Genetic relationships of solar system bodies based on their nucleosynthetic Ti isotope compositions and sub-structures of the solar protoplanetary diskOPEN ACCESS
Miriam Rüfenacht, Précillia Morino, Yi-Jen Lai, Manuela A. Fehr, Makiko K. Haba, Maria Schönbächler
Geochimica et Cosmochimica Acta
In Press, Journal Pre-proof, Available online 28 June 2023
“Nucleosynthetic isotope variations are powerful tools to investigate genetic relationships between meteorite groups and planets. They are instrumental to assess the early evolution of the solar system, including mixing and reservoir formation in the protoplanetary disk, as well as planet formation. To address these questions, we report high-precision nucleosynthetic Ti isotope compositions of a wide range of bulk meteorites, partially complemented with new Cr isotope data. New Ti isotope data confirm the first order dichotomy observed between carbonaceous chondrites (CC), representing outer solar system compositions, and non-carbonaceous (NC) meteorites from the inner solar system. The data in combination with nucleosynthetic isotope data of other elements (e.g., Cr, Ca) indicate that isotopically heterogeneous reservoirs were also present as sub-reservoirs in the inner disk (NC reservoir), generating two or more clusters i.e., (i) the Vesta-like howardites-eucrites-diogenites (HEDs), mesosiderites, angrites, acapulcoites, lodranites, and brachinites and (ii) the Earth-Mars-like ordinary chondrites (OC), aubrites, enstatite chondrites (EC), winonaites, IAB silicates, rumuruti chondrites (R), Martian and terrestrial samples. These reservoirs likely represent disk substructures such as secondary gaps and ring-structures, created by spiral arms, which were emitted from the growing Jupiter and/or Saturn. The distinct isotopic compositions of these reservoirs may reflect thermal processing of material within the disk in combination with temporal isotopic variations either due to isotopically variable infalling material from a heterogeneous molecular cloud and/or thermal processing during the infall that induced such heterogeneities. Such effects were likely reinforced by thermal processing of the material within the disk itself and by physical size- and density sorting of dust caused by the giant planets, creating gaps and pressure bumps in the disk.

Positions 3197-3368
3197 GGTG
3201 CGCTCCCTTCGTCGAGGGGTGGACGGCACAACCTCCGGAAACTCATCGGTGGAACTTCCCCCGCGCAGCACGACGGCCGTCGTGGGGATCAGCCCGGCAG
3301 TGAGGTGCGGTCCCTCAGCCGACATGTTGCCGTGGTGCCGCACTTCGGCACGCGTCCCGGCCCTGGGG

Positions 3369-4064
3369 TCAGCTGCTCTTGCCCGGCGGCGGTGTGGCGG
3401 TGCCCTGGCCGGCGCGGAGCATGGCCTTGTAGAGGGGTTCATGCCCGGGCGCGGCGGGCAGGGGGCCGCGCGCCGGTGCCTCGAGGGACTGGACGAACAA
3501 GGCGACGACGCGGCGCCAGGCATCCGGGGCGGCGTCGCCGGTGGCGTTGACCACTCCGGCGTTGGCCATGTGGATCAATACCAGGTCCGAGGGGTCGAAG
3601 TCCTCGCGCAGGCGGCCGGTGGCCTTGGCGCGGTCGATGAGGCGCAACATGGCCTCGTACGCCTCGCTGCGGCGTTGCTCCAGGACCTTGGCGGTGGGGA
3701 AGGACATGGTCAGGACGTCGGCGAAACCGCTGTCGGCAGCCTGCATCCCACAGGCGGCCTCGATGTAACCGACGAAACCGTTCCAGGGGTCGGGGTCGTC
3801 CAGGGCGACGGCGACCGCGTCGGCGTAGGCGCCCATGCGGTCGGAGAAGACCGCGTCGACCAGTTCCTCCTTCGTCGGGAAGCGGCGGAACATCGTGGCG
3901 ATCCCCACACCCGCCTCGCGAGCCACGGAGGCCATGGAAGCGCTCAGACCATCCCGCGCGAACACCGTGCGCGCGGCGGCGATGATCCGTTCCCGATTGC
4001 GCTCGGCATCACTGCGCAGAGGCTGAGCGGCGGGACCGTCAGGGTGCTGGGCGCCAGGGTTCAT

Genetic relationships of meteorite groups and their implications on parent body formation are evaluated. New high precision Ti isotope data are consistent with that (i) CH and CB meteorites derive from a common parent body, which most likely accreted material from the same isotopic reservoir as the parent body of CR chondrites, (ii) silicates of IAB irons and winonaites originate from the same parent body, and (iii) mesosiderites and HED meteorites have a common origin on Vesta. The indistinguishable Ti and Cr isotope compositions of HEDs/mesosiderites to acapulcoites are not attributed to a common parent body, because of petrologic and chemical differences in addition to their distinct O isotope compositions. Their parent bodies likely accreted in the same disk region, which showed a higher level of O isotope heterogeneity compared to that of Ti, Cr and other refractory nucleosynthetic tracers. The similarity in Ti isotope compositions of Martian meteorites and OCs indicates that OC-like material belongs to the main building blocks of Mars.”